It would be horribly naiive to think you could solve all the world’s problems. I have to look at the world as a work in progress with different points of progress in different geographic regions. You could look at the US healthcare system and realize that there are 36 other countries whose systems function better than ours, and that we are the only industrialized nation that doesn’t ensure that all citizens have access to health care. Or you could see that some less industrialized nations barely have doctors. Or you could look at our abundant food and water supplies and realize that even though we have 3% of the world’s people, we consume 25% of its resources. Conversely you could see how large the instances are of food borne pathogens in the US food supply due to lax to non-existent regulations by the USDA and FDA. You could lament how we are seeing soldiers die in 2 wars, or you could look at Darfur or Somalia, or any number of other countries where wars claim hundreds of lives a day. We’ve got our problems here, other countries have worse problems.

But the US, today is not the US of the 1980s, or the 1960s, or the 1800’s or 1700’s. Look at the election of a black President vs. the fact that less than 50 years ago blacks had to drink out of different drinking fountains. Or how even when I went to school 20+ years ago what my teachers could get away with in disciplining kids would spark a lawsuit these days. Our society is evolving, sometimes devolving, and it is the same with every country. Technology is advancing, things are getting better in some places and worse in others.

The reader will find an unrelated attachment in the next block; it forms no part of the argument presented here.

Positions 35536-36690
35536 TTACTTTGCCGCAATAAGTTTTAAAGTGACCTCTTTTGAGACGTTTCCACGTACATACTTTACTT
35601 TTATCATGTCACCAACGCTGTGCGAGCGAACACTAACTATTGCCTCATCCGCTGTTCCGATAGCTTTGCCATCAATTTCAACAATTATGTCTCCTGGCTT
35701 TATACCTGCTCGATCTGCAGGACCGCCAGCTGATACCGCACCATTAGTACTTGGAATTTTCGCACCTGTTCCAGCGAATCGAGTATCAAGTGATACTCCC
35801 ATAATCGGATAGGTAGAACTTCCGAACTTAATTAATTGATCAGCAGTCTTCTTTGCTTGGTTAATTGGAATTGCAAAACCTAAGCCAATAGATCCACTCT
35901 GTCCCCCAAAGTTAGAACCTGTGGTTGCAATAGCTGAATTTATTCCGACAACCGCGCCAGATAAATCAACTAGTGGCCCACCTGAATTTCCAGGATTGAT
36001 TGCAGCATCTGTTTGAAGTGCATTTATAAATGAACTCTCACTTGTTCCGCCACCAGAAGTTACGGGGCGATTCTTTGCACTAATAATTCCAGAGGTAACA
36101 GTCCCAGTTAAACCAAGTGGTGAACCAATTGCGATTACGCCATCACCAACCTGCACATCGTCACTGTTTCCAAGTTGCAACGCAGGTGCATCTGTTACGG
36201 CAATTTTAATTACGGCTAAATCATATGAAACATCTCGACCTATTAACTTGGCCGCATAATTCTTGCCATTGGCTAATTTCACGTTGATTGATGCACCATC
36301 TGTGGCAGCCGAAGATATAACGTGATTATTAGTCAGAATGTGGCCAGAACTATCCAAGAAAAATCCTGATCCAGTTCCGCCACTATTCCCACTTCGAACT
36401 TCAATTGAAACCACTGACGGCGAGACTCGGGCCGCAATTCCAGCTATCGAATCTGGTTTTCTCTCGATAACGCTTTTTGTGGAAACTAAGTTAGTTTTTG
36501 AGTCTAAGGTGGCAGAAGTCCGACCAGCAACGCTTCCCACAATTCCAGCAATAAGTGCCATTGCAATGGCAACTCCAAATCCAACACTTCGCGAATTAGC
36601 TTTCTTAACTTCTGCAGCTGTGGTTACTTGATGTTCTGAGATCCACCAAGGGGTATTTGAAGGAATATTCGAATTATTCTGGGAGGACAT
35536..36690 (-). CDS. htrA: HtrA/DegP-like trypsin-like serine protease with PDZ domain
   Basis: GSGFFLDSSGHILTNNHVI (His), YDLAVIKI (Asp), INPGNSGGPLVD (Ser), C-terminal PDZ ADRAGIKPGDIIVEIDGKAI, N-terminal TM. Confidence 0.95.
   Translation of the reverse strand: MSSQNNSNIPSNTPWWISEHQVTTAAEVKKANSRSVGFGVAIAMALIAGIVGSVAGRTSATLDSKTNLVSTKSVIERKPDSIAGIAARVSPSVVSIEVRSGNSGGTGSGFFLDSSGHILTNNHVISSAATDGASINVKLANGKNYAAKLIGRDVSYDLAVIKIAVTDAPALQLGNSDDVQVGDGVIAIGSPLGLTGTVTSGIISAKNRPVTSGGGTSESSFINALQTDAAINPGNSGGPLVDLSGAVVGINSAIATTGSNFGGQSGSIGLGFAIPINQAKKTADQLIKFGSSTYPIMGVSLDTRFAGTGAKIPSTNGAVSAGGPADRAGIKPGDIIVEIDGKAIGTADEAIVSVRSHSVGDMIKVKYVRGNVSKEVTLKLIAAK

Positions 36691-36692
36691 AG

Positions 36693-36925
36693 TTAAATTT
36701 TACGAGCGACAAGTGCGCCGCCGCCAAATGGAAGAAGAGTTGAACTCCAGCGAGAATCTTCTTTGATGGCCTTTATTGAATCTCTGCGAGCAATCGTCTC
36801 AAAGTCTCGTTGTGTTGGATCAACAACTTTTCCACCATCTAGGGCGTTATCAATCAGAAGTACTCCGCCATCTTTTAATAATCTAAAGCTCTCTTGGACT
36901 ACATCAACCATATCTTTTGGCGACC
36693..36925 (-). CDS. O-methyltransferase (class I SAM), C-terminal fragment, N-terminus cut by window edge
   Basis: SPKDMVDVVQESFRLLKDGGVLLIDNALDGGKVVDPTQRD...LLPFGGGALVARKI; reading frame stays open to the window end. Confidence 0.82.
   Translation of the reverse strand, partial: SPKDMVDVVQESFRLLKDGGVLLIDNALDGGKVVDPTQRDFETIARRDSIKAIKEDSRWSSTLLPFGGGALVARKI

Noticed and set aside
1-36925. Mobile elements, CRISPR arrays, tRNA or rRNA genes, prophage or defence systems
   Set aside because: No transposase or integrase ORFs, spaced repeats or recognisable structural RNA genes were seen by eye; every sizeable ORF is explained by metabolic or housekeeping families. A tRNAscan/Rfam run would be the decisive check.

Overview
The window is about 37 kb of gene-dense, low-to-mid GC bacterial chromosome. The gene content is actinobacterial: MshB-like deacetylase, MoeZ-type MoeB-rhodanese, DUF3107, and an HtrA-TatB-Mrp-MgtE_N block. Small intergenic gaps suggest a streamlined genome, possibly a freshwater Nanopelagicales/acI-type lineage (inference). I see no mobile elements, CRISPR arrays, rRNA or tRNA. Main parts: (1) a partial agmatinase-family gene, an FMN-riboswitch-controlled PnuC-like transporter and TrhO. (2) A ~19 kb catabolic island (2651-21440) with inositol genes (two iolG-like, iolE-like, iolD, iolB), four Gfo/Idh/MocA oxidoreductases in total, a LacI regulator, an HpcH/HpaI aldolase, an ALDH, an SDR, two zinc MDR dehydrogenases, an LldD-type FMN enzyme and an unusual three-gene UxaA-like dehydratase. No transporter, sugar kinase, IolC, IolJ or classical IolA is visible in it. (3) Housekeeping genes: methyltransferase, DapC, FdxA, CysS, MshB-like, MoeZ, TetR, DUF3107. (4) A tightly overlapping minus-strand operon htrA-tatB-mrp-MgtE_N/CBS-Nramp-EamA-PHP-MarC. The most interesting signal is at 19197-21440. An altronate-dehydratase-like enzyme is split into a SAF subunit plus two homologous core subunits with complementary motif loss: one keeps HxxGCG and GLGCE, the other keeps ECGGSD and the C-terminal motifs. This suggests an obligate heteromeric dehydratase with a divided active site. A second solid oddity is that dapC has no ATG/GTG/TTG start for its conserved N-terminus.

And this is what has happened after millenia of humans throughout the world trying to fix the ills of whatever society they lived in, whatever those ills were considered to be at the time. So, to do anything other than be the best person you can be would not only be the worst kind of hubris, but would also be an affront to all the people before you who have fought to get you to the point where you live in a society where you CAN focus on personal development/self actualization. That is the goal of all humanity and has always been. So, you have to realize your own limitations and work to change what you can. Some of that will be via political involvement, even if its’ just voting for those people who support your ideals. Some of it will be charity, giving time and money. But it doesn’t mean you shouldn’t enjoy your good fortune.